ST_GeomFromText('POINT(15.0 15.0)', 4326));
st_distance

15.556349186104
db=# SELECT ST_Distance(
ST_GeomFromText('LINESTRING(0.0 0.0, 1.0 1.0, 2.0 2.0, 3.0 3.0, 4.0 4.0)',
4326),
ST_GeomFromText('LINESTRING(15.0 15.0, 16.0 16.0)', 4326));
st_distance

15.556349186104
>%
The 15.556... is of course the same result OGR gives me, since both PostGIS
and OGR use GEOS.
Using cs::cartesian yields 16.9706 on bg::distance for the very same
geometries. When using cs::geographic, 0.294082 is returned. I'm at loss for
an explanation why. That was the point where I decided to just use
OGRGeometry::Distance. Since I'm not under time pressure (and relatively new
to anything GIS), I'd like to learn about the backgrounds and hope to come up
with an actually useable wrapper for OGRGeometry/GEOS classes, using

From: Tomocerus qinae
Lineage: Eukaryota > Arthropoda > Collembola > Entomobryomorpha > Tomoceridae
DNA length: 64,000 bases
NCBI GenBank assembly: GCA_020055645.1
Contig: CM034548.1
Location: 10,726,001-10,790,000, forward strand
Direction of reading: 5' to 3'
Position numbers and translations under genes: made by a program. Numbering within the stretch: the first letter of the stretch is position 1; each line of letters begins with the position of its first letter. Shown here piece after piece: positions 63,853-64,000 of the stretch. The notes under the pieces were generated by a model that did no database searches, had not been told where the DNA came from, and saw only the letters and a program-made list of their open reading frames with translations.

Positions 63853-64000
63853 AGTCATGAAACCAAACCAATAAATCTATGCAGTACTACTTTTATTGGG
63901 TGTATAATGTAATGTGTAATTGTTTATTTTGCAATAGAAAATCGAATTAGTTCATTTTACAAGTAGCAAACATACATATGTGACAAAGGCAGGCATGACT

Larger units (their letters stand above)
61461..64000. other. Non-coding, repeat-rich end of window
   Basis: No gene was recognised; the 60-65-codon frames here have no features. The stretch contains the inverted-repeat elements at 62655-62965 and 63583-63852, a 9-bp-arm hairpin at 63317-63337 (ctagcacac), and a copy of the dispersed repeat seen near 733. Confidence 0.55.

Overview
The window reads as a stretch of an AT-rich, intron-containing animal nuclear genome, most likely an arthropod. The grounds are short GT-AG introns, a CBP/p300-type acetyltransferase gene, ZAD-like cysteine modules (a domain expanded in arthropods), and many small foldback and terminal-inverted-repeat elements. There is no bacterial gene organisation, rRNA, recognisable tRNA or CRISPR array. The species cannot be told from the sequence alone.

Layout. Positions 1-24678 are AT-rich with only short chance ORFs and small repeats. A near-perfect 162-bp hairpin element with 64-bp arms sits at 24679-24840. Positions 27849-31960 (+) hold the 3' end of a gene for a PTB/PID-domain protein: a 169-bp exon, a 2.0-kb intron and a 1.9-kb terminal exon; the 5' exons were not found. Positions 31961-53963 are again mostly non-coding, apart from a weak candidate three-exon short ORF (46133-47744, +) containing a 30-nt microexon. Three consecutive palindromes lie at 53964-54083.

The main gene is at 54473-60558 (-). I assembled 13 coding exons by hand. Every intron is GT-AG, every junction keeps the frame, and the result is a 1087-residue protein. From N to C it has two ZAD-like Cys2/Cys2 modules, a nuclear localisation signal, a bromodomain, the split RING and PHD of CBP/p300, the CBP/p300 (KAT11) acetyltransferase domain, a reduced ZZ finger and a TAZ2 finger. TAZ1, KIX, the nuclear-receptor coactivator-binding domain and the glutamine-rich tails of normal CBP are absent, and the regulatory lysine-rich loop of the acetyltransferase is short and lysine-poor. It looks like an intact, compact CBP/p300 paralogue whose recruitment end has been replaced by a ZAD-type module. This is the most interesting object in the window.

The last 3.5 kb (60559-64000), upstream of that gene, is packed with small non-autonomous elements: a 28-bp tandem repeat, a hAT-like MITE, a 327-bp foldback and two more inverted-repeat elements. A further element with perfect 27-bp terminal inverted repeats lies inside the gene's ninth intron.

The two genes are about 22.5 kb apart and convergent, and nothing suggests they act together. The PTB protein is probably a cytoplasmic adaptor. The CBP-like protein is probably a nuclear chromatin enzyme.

Boost.Geometry's facilities the right way  just resorting to template
specialization seems like a bad hack to me. :)
> Btw, during any operation Boost.Geometry is not doing any projections,
> and probably will never do, at least in 2D. In particular the distance
> in a specific coordinate system (defined by the Pointtype of a
> geometry) is calculated (or approximated) using a
> method/algorithm/formula designed for this coordinate system. If the
> user wanted to perform some projection and then some operation for a
> projected geometry, that's ok. But the library will probably always try
> to calculate the "correct" result. This is why for example to calculate
> the distance between the Points the library is using or could use:
>  in cartesian  wellknown cartesian distance
>  in spherical  haversine formula or a formula derived from spherical